Blood can both wound and heal . . .
Willa is lucky: She has a loving blended family that gets along. Not all families are so fortunate. But when a bloody crime takes place hundreds of miles away, it has an explosive effect on Willa’s peaceful life. The estranged father she hardly remembers has murdered his new wife and children, and is headed east toward Willa and her mother. Under police protection, Willa discovers that her mother has harbored secrets that are threatening to boil over. Has everything Willa believed about herself been a lie? But as Willa sets out to untangle the mysteries of her past, she also keeps her own secret—one that has the potential to tear apart all she holds dear.
My Review: I love Susan Beth Pfeiffer. I still think “Life as We Knew it” was one of the best middle grade books I’ve ever read. This book wasn’t on level with that, but it was still good and still intense and also really creepy. Pfeiffer does a wonderful job at making adult characters who have understandable motives into people you can *really* hate. Seriously. I hated every adult in this book and most of the kids. I hate how insensitive everyone in the story is. I hate how high and mighty everyone is. I completely get Willa’s mental state in this book because if I was stuck in her life and couldn’t lash out at the people who deserved it, I’d go crazy too.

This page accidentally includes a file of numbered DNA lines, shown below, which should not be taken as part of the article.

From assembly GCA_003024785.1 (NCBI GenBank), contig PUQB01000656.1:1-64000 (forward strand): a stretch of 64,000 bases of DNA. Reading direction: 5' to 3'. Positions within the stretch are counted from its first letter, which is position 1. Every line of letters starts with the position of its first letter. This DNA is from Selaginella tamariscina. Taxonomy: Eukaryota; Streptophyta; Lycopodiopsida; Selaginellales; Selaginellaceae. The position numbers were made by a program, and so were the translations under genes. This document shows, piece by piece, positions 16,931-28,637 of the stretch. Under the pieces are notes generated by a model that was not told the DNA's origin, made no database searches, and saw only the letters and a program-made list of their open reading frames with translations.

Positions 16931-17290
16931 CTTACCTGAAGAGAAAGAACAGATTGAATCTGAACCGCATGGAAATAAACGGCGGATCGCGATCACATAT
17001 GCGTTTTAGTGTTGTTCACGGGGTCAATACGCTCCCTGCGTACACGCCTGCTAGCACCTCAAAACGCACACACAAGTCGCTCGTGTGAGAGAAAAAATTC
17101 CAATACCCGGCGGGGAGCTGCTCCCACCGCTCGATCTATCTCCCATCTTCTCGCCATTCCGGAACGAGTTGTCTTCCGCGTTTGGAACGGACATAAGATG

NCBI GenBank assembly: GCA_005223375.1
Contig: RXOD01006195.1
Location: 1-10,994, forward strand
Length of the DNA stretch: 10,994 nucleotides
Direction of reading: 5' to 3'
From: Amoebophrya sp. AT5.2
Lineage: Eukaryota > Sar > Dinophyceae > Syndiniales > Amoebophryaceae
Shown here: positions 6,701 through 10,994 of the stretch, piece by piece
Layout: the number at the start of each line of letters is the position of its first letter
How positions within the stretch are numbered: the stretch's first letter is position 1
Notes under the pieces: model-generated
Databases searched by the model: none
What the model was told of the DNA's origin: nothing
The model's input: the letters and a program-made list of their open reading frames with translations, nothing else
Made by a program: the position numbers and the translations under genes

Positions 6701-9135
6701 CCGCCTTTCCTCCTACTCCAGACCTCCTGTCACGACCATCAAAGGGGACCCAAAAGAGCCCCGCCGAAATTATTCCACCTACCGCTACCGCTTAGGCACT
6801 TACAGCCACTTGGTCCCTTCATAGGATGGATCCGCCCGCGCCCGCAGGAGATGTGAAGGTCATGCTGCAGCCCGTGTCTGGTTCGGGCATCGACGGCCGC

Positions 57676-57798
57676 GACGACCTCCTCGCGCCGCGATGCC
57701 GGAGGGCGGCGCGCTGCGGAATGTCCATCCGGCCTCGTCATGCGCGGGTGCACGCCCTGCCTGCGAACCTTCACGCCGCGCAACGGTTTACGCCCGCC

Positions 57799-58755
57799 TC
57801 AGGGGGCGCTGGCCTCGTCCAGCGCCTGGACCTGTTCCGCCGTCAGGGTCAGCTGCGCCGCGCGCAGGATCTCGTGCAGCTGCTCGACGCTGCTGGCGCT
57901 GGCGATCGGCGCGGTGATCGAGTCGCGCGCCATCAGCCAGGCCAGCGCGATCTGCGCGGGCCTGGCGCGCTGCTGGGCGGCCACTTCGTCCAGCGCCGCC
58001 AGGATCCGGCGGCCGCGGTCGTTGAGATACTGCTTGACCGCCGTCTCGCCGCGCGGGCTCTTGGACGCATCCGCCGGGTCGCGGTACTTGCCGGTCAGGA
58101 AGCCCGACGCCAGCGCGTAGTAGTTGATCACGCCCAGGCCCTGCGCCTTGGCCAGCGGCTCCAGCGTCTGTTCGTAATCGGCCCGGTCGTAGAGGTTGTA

There’s a scene at the end that sort of explains everything that was well written, and very chilliing, but was also kind of a cop-out tell for the author. Willa imagines what happened from the POV of her father. She sees the murders. But not in a like “I’m having nightmares and imagining these horrible murders because it’s all I’ve thought about lately” but in a very “this IS what happened. And I know this IS what happened because his blood flows through my veins.” It was a neat scene, but as a writer it pulled me right out of the story because it was such a blatant authorial intrusion that I think could have been included in a more natural way, OR if we’re going for supernatural abilities experienced by Willa as a series of nightmares that she doesn’t understand the meaning of that get much creepier when she realizes that’s what really happened.
The plot was tense and kept moving, the characters, while hatable, were fully developed, and I really enjoyed the book despite the sick feeling it left me at. Pfeiffer is *really* good at gritty realism.